White Crested PekinAylesburyGerman PekinAmerican PekinGrimaud Hybrid PekinJumbo Pekin
White Crested Pekin
White Crested Pekin
German Pekin
German Pekin | Source
American Pekin
American Pekin
Grimaud Hybrid Pekin
Grimaud Hybrid Pekin | Source
Jumbo Pekin
Jumbo Pekin | Source

The Different Types of Pekin Explained

Although some of these ducks are not technically Pekins, they are often confused with Pekins and have nearly identical features and traits. Refer to the images above for a visual reference of these different duck varieties.

American Pekin

The American Pekin duck is a large hearty bird that doesn't feel as fragile as other common domestic ducks. They were introduced to America from China in 1873 by James E. Palmer, who started the American flock with six hens and three drakes. Palmer loaded 15 birds on the ship, and only nine made the trip across the pond. Over half of America's commercial ducks are Pekins today!

These ducks are seen throughout America today at local ponds, commercial farms, backyard farms as pets and even parks. The American Pekin duck lays about 200 eggs per year and is rarely broody; you often need to incubate the eggs. Sexing the duck is often hard until maturity, the drake possesses a drake feather. A drake feather is a single curled feather on its tail. The female has a much louder quack than the drake.


Aylesbury ducks, although extremely similar in appearance, aren’t actually Pekin ducks. These ducks get their name from the town they originated in Aylesbury, England. Since at least the 1690’s Aylesbury and the surrounding areas have bread ducks. Given the similarities, this breed seems to have been inspired by the Chinese Pekin.

The preferred duck was a hearty white meat bird with clean feathers, this led to selective breeding, and by the early 1800s, Aylesbury ducks were a sought-after meat bird being shipped throughout England including London regularly. Aylesbury ducks were considered more flavorful and less fatty than Pekin ducks. Over inbreeding and war led to the Aylesbury's decline, there is only one major flock left in England today.

German Pekin

Breeding the Chinese version with an upright Japanese duck from Dutch ships gave the German Pekin an upright stance, much like an Indian Runner Duck but boasts a much stockier appearance.

Pekin ducks arrived in Germany from France and from the UK shortly after they were imported by Walter Steward in 1872, and the German version of Pekin was born. The Pekin duck didn't make it back to the United Kingdom until 1970, Aylesbury is the preferred duck meat choice in the UK to this day.

Germany has not farmed the German Pekin commercially since the second world war and is listed on the critically endangered species list. Today these birds are kept as pets and displayed in shows.

The German Pekin started shortly after they were imported into the UK in 1872 by Walter Steward, that's how they made their way to Germany, and the German Pekin duck was born. The Pekin duck didn't make it back to the United Kingdom until 1970.

Jumbo Pekin

Jumbo Pekins are bred by crossing a meaty strain Pekin drake with a medium sized Pekin hen. The largest Pekin you can get, these birds are often a preferred choice for meat birds because of their size and fertility rates. Because these ducks grow so fast, their legs aren't built to hold their own weight, which reduces their life cycle and productivity. This is the reason people do not usually keep them as pets.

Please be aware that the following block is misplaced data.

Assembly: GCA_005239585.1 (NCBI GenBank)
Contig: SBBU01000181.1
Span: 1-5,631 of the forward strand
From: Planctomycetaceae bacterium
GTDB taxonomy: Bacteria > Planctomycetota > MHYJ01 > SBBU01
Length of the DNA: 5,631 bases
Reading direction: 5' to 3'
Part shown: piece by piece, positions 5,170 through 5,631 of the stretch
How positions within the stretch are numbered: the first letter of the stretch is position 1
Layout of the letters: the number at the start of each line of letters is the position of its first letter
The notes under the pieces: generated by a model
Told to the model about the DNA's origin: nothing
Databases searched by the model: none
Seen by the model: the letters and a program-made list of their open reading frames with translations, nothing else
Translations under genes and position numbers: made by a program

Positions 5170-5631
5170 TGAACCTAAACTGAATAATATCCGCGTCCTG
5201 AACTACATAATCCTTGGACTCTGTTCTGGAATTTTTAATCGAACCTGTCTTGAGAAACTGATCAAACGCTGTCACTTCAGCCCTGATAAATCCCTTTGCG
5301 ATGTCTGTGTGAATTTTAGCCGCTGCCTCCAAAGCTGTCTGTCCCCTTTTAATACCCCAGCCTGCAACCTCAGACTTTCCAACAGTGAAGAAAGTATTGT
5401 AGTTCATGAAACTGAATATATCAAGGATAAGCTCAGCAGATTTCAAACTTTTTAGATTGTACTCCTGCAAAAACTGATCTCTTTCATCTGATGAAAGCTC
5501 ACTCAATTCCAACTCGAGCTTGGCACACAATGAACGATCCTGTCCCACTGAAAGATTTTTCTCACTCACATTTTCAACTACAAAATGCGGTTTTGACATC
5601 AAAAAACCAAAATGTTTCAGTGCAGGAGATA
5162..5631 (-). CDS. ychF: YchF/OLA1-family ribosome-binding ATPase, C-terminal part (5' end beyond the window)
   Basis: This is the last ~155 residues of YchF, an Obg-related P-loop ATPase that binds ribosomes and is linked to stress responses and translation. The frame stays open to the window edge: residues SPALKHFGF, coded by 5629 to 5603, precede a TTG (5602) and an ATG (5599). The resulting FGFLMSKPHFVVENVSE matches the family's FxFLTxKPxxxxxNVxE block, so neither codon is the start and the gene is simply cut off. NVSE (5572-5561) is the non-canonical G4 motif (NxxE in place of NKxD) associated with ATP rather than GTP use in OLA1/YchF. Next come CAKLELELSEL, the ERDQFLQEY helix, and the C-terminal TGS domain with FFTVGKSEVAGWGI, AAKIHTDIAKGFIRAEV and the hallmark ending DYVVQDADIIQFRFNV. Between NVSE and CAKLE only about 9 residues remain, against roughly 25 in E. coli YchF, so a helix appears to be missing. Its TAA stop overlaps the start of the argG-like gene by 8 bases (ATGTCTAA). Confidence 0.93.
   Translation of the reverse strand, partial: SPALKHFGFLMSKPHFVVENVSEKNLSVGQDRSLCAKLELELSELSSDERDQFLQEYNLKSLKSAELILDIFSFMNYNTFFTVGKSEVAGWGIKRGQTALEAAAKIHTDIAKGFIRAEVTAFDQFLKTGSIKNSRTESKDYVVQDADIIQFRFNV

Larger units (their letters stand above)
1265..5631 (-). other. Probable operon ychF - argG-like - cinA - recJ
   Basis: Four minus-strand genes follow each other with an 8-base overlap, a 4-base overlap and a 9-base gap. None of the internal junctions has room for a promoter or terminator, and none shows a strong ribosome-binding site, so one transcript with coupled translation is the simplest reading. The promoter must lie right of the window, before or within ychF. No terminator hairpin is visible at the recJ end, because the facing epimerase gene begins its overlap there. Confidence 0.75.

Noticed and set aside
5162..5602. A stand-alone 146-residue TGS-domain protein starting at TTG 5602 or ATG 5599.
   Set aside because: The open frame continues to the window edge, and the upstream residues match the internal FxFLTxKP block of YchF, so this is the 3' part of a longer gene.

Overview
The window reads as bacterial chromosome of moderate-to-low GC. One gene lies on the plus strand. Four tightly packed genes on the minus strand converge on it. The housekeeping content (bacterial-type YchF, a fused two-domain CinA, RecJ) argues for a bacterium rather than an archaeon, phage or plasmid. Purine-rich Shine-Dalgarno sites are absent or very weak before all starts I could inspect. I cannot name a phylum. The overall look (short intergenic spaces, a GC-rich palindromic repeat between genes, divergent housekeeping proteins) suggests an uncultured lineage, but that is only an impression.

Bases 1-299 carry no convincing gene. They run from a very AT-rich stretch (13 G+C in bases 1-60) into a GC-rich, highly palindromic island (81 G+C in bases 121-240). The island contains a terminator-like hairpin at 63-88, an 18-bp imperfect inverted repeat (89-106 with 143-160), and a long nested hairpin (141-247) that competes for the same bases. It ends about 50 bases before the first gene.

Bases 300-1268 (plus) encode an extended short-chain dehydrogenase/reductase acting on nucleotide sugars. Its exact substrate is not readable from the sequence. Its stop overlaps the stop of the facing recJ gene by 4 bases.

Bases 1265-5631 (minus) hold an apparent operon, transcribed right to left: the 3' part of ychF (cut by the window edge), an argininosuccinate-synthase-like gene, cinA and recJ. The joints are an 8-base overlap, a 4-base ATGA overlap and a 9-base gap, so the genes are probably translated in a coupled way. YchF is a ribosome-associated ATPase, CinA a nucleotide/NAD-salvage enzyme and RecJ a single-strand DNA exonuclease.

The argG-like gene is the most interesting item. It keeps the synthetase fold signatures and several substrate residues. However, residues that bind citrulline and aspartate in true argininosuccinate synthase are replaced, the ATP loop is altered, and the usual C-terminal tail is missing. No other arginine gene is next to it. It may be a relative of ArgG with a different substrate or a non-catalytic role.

White Crested Duck

A domestic White Crested Duck looks nearly identical to a Pekin duck, but it's not exactly a Pekin. Domestic Crested Ducks most likely originated in the East Indies being depicted in paintings over 2000 years ago.

So how do these guys get their cute little hair do’s? It's a deformity of the skull caused by a genetic mutation called Hemizygous. This gene causes a sharp decrease in hatchability rates; one-third of the ducklings that survive incubation will not have a crested head.

Please note that there is a difference between wild and domestic crested ducks. Wild crested ducks don't have that cute little fluff ball on their heads.

Grimaud Hybrid Pekins

With an American Pekin like appearance, these ducks are created in France by Grimaud Freres. Grimaud ducks are genetically modified to be fertile, high output egg layers with an improved feed conversion ratio for meat birds. Due to the proprietary nature, little is known about this breed other than what's posted on Mr. Freres website.

Pekin Egg and Weight Comparison Chart

Weight is measured in pounds. Egg size is measured in grams.
Weight is measured in pounds. Egg size is measured in grams. | Source

This article is accurate and true to the best of the author’s knowledge. It is not meant to substitute for diagnosis, prognosis, treatment, prescription, or formal and individualized advice from a veterinary medical professional. Animals exhibiting signs and symptoms of distress should be seen by a veterinarian immediately.

Questions & Answers

    © 2018 Drake Runner


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      • profile image

        Kathleen Hargiss 

        2 weeks ago

        When I put in the new baby ducks with the two-year old pekins?

      • profile image


        7 weeks ago

        just for the record i grew up in pekin illinois. until 1980 our controversial school mascot was the pekin chinks... i voted to get the name changed to ducks, but alas... we became the dragons. just imagine growing up thinking that chink was an okay and funny thing to call someone. jeesh.

      • profile image


        6 months ago

        My ducks have a weird looking thing on there backs just above there tail do anyone know what it is please

      • profile image


        7 months ago


      • profile image


        14 months ago

        We aren't scavengers, we're foragers.